Compelling Leadership:
The importance of trust and how to get it

The key ingredient to a positive culture in a school or, for that matter, any organisation in the education or corporate spheres, is trust. A lack of trust, either throughout an organisation or towards a supervisor/leader, is the main barrier to improvement. When a person perceives risk (a risk of failure, a risk of ridicule, and even a risk of job security) they’re less likely to seek feedback, opportunities for growth and the formation of professional collaborative partnerships.


Leaders need to be compelling people

Staff need to know they are valued and supported, and that if they fail it will be treated as a learning opportunity and not an opportunity for retribution. To create the platform for growth, innovation and improved outcomes, leaders need to foster and maintain a culture of trust: they need to be ‘compelling’ people. No one will follow a leader they don’t trust.

Bryk and Schneider’s (2002) extensive research into the effectiveness of the 1988 Chicago School Reform Act found that schools reporting strong positive relational trust levels were three times more likely to be categorised as improving in reading and mathematics than those with very weak reports.

At these improving schools, virtually all teachers reported a strong, positive relationship with their principal. They described their principal as an effective manager who supported their professional development, had concern for their welfare and placed the needs of the students first. By contrast, the likelihood of improvement at schools with very weak trust reports was only one in seven. The most telling data showed that schools “with weak trust reports both in 1994 and 1997 had virtually no chance of showing improvement in either reading or mathematics” (Bryk & Schneider, 2002, p. 111).


Trust – how?

The question for leaders is, “how to generate and secure trust?” A PhD study completed in 2013 by Dr Paul Browning identified 10 key leadership practices that head teachers (principals) use to build purposeful relationships of trust. These practices can be learned by any person in a leadership position – middle managers, supervisors, head teachers, even leaders in the corporate world – regardless of their personality and characteristics.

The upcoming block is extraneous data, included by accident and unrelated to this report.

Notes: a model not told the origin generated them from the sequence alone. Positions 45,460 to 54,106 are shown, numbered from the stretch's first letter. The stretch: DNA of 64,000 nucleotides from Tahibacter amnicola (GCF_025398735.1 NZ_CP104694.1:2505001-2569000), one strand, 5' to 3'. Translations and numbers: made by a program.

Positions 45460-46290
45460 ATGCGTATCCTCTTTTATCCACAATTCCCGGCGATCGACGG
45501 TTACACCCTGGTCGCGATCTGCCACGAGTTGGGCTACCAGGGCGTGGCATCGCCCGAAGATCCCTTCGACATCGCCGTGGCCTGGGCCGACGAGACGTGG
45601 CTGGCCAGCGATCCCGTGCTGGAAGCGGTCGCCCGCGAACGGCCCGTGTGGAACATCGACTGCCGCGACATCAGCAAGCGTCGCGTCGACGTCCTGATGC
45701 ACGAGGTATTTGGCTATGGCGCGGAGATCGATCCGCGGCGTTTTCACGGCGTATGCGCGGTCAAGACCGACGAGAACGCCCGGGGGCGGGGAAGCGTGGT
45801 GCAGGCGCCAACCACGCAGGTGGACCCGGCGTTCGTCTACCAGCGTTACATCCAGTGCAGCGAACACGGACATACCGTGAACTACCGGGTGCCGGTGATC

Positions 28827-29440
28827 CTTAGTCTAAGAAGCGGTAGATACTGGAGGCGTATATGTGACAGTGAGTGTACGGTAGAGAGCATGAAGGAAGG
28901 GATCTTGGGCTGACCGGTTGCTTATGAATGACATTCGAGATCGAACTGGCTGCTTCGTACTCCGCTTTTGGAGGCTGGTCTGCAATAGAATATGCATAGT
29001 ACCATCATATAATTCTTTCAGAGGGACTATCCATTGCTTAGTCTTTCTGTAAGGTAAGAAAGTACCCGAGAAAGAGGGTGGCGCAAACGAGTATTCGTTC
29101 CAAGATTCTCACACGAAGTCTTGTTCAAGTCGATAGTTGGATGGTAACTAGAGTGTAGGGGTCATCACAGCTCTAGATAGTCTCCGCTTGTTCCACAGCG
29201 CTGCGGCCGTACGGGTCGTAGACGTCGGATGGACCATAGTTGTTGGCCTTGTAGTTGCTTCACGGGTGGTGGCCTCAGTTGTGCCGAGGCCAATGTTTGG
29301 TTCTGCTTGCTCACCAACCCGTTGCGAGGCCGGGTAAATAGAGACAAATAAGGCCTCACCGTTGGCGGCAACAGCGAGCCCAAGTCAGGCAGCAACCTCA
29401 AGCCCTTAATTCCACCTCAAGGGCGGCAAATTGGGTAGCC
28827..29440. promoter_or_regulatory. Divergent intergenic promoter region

Growing these leadership practices will result in a positive school culture, unleashing enormous potential and opportunities, the creation of the conditions for innovation to thrive, and most importantly, significant improvements in student outcomes.

From the resulting research a Trust and Transformational Leadership Assessment Rubric was designed and tested. Dr Browning was invited by the Bill and Melinda Gates Foundation and the Sutton Trust to present the Rubric at a global educational leadership Summit in Washington, 2014. In an appraisal of material presented at the summit, participants described the rubric as a powerful tool for supporting improvement in organisational culture.


“Without doubt, the biggest hit of the summit was the work done on trust by Australian headteacher, Dr Paul Browning. His ideas about explicitly developing a high-trust culture captured the spirit of the whole event”

(Tom Sherrington, UK).

“Paul Browning’s evidence-based research on the importance of trust in being an effective Principal seems to me to be fundamentally important to leading/creating truly great schools”

(John Tompsett, UK).

“Your work is an inspiration”

(Dame Alison Peacock, UK).

“Thanks for sending a copy of your work, which is superb. It is a rare exemplary combination of reporting the research itself and explaining the implications for policy and practice”

(Professor Brian Caldwell, Managing Director and Principal Consultant Educational Transformations, Australia).


The Rubric has been used by leaders in Australia, Canada and the United Kingdom. It has been used to appraise a leader’s current practice and highlight areas for growth should they wish to foster purposeful relationships of trust and a positive school culture.


Bryk, A., & Schneider, B. (2002). Trust in schools. New York: Russell Sage.
Sergiovanni, T. (2005). Strengthening the Heartbeat. San Francisco: Jossey-Bass.